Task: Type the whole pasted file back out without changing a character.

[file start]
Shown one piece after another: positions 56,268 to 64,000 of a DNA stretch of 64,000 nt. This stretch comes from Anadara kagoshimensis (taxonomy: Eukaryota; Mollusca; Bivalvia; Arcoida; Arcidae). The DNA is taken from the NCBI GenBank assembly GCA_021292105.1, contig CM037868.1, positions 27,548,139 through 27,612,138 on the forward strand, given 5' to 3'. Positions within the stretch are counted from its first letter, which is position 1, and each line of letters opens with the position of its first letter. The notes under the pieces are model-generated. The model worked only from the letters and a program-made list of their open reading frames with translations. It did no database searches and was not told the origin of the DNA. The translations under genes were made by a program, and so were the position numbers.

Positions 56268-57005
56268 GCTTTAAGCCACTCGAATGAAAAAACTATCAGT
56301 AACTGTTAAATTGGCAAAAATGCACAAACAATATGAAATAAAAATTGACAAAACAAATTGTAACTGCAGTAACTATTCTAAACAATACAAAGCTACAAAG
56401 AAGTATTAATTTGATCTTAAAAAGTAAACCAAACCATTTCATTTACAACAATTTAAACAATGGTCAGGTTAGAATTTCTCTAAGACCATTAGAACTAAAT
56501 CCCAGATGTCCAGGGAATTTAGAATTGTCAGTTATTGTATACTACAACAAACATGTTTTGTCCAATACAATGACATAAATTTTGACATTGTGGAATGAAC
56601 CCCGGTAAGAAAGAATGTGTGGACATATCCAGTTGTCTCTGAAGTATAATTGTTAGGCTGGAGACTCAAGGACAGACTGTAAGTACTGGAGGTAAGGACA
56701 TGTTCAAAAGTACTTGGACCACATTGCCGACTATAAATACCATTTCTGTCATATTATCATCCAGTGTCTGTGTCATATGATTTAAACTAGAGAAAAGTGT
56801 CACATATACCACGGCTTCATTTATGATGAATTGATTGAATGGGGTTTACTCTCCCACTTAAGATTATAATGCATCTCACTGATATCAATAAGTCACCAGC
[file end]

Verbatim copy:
Shown one piece after another: positions 56,268 to 64,000 of a DNA stretch of 64,000 nt. This stretch comes from Anadara kagoshimensis (taxonomy: Eukaryota; Mollusca; Bivalvia; Arcoida; Arcidae). The DNA is taken from the NCBI GenBank assembly GCA_021292105.1, contig CM037868.1, positions 27,548,139 through 27,612,138 on the forward strand, given 5' to 3'. Positions within the stretch are counted from its first letter, which is position 1, and each line of letters opens with the position of its first letter. The notes under the pieces are model-generated. The model worked only from the letters and a program-made list of their open reading frames with translations. It did no database searches and was not told the origin of the DNA. The translations under genes were made by a program, and so were the position numbers.

Positions 56268-57005
56268 GCTTTAAGCCACTCGAATGAAAAAACTATCAGT
56301 AACTGTTAAATTGGCAAAAATGCACAAACAATATGAAATAAAAATTGACAAAACAAATTGTAACTGCAGTAACTATTCTAAACAATACAAAGCTACAAAG
56401 AAGTATTAATTTGATCTTAAAAAGTAAACCAAACCATTTCATTTACAACAATTTAAACAATGGTCAGGTTAGAATTTCTCTAAGACCATTAGAACTAAAT
56501 CCCAGATGTCCAGGGAATTTAGAATTGTCAGTTATTGTATACTACAACAAACATGTTTTGTCCAATACAATGACATAAATTTTGACATTGTGGAATGAAC
56601 CCCGGTAAGAAAGAATGTGTGGACATATCCAGTTGTCTCTGAAGTATAATTGTTAGGCTGGAGACTCAAGGACAGACTGTAAGTACTGGAGGTAAGGACA
56701 TGTTCAAAAGTACTTGGACCACATTGCCGACTATAAATACCATTTCTGTCATATTATCATCCAGTGTCTGTGTCATATGATTTAAACTAGAGAAAAGTGT
56801 CACATATACCACGGCTTCATTTATGATGAATTGATTGAATGGGGTTTACTCTCCCACTTAAGATTATAATGCATCTCACTGATATCAATAAGTCACCAGC